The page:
Lees and Orts

Lees and Orts

In prepared testimony released on the eve of his appearance Thursday before the Senate Intelligence Committee, former FBI director James B. Comey placed President Trump in the gunsights of a federal criminal investigation, laying out evidence sufficient for a case of obstruction of justice.

Comey proved what Director of National Intelligence Daniel Coats and National Security Agency Director Michael S. Rogers carefully avoided admitting in their testimony 1on Wednesday — that the president had specifically attempted to shut off at least a major piece of what Trump calls the “Russia thing,” the investigation into the misleading statements by fired national security adviser Michael Flynn concerning his role in dealings with the Russians. This kind of presidential intervention in a pending criminal investigation has not been seen, to my knowledge, since the days of Richard Nixon and Watergate.

Well…duh!

Lees and Orts

Everyone who joins the FBI takes their Oath of Office. They have a web page dedicated to presenting and explaining that oath; the following bit of that is both instructive and timely:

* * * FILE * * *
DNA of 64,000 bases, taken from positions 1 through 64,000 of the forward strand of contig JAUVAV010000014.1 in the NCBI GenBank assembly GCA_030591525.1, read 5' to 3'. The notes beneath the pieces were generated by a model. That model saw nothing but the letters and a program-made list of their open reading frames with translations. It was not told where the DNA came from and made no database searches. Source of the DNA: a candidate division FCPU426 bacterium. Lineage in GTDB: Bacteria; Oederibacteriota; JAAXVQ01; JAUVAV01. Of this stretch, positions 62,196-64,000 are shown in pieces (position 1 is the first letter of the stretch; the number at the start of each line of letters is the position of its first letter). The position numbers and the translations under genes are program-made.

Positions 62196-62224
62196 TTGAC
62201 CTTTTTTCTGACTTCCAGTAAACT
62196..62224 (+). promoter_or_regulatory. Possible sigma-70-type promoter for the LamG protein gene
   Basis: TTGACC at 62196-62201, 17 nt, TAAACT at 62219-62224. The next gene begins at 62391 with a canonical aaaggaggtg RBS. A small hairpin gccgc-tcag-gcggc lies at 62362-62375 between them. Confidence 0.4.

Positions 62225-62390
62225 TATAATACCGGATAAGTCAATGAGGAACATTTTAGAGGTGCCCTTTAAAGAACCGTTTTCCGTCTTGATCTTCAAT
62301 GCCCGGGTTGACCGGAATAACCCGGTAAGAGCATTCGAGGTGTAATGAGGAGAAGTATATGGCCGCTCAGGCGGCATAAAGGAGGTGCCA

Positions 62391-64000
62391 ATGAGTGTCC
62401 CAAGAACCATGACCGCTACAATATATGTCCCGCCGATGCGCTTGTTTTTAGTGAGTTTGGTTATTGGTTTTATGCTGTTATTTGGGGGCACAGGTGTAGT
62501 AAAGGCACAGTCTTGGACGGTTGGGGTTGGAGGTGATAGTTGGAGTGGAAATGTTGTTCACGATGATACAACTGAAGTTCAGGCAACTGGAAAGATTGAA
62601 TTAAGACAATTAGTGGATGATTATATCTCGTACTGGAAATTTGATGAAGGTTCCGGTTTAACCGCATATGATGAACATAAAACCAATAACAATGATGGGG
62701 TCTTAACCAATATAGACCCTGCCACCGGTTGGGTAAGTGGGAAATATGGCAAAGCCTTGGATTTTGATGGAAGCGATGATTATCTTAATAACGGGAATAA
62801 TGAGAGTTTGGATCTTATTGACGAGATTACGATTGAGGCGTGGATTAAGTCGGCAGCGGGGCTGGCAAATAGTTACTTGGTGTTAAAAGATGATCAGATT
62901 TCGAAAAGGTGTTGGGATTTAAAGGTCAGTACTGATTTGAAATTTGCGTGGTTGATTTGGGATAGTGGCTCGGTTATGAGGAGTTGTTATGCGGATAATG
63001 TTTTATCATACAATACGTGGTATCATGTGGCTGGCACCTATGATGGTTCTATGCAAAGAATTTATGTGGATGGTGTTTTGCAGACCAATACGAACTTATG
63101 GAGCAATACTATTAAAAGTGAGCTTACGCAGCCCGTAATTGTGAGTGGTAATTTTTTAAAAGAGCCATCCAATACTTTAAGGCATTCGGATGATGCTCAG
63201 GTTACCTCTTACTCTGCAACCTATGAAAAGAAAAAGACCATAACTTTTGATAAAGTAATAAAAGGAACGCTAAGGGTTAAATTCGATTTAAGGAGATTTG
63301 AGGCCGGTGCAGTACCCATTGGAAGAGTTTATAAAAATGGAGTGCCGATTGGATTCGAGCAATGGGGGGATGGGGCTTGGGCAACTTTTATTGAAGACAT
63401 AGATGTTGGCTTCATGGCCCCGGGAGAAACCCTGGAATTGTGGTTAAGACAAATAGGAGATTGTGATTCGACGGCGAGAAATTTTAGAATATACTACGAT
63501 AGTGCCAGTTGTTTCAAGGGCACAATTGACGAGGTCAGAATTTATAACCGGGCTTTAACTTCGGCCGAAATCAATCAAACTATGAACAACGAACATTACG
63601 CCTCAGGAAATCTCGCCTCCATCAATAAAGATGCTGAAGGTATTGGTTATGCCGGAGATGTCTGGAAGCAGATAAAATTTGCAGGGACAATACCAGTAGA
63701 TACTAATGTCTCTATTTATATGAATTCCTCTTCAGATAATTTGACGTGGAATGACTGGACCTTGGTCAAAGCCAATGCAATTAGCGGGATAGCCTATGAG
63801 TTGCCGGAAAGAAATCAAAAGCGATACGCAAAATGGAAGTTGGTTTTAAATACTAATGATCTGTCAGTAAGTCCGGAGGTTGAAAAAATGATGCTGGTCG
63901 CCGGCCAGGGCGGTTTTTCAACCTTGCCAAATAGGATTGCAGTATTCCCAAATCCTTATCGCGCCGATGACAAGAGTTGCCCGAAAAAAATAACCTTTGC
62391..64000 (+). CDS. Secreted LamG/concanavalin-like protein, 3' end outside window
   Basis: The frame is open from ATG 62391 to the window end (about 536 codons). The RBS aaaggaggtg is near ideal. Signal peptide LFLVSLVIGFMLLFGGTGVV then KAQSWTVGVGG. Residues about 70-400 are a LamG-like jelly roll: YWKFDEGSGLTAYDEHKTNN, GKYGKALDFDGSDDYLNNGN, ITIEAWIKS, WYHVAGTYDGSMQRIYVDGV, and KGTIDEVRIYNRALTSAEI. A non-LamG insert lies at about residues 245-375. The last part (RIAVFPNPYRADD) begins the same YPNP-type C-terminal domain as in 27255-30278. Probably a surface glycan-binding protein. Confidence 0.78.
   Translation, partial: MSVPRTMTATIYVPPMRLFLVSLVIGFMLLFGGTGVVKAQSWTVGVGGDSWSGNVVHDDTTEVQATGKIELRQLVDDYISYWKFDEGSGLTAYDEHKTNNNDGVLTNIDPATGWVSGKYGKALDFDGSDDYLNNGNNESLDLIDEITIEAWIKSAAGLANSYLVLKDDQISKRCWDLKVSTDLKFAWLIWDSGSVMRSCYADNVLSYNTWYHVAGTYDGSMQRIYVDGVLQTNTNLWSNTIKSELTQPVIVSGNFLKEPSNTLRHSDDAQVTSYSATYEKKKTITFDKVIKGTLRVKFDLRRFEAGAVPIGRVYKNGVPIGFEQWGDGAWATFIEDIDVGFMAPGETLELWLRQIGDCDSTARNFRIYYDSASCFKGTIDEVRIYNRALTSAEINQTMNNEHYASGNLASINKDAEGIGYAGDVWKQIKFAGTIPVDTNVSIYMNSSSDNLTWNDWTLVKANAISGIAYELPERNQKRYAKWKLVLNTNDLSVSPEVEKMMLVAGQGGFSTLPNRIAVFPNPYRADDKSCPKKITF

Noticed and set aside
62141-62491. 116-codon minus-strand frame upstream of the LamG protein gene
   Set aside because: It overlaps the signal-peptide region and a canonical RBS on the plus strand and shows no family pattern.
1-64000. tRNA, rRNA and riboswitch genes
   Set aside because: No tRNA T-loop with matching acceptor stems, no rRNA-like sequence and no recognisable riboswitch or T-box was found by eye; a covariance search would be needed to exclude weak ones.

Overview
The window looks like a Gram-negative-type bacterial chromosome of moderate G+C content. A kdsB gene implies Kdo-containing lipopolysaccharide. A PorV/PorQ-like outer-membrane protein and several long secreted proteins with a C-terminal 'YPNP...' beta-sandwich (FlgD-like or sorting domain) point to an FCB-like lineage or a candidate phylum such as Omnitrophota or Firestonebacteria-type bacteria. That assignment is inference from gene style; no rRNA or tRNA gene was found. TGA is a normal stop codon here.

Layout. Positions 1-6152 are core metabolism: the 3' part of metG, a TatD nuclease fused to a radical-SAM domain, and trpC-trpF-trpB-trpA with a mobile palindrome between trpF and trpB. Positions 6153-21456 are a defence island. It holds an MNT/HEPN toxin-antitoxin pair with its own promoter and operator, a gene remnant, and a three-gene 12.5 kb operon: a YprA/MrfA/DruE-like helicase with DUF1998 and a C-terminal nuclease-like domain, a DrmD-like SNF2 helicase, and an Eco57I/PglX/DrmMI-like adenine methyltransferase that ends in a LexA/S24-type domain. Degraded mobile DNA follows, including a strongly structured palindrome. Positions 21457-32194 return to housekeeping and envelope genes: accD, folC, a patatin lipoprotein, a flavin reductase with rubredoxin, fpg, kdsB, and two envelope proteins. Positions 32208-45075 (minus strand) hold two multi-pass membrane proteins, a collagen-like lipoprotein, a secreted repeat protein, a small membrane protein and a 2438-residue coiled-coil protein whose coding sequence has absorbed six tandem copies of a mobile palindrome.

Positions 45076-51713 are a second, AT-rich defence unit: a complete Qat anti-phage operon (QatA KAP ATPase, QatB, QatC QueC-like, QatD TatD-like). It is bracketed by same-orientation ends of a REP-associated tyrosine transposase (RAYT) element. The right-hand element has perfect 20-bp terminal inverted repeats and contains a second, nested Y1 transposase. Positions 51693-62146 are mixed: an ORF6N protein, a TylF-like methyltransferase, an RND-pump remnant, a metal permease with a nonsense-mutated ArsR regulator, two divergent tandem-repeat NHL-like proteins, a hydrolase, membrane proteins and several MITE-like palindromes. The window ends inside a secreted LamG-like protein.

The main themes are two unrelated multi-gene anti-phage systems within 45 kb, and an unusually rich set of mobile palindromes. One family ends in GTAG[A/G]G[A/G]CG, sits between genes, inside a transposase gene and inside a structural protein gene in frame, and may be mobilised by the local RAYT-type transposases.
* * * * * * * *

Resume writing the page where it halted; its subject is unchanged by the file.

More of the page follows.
It is significant that we take an oath to support and defend the Constitution and not an individual leader, ruler, office, or entity. This is true for the simple reason that the Constitution is based on lasting principles of sound government that provide balance, stability, and consistency through time. A government based on individuals—who are inconsistent, fallible, and often prone to error—too easily leads to tyranny on the one extreme or anarchy on the other. The founding fathers sought to avoid these extremes and create a balanced government based on constitutional principles.

Something to muse over today while Comey testifies.

Lees and Orts

Lees and Orts

A little gem from back in the day – the first American spacewalk, launched June 3rd, 1965.

Lees and Orts

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  1. Think for a moment about the reaction Clinton would have received had she told the Benghazi committee that a question was “too inappropriate” to answer. Coats and Rogers’ testimony is treasonous.

Chris Wray – The Torturer’s Lawyer

By now you’ve heard that Chris Wray has been singled out by OMP to be the next FBI Director, n’est-ce pas?

But do you also know that Wray is all up in the ACLU’s torture database, with scads of completely redacted documents with his name on them?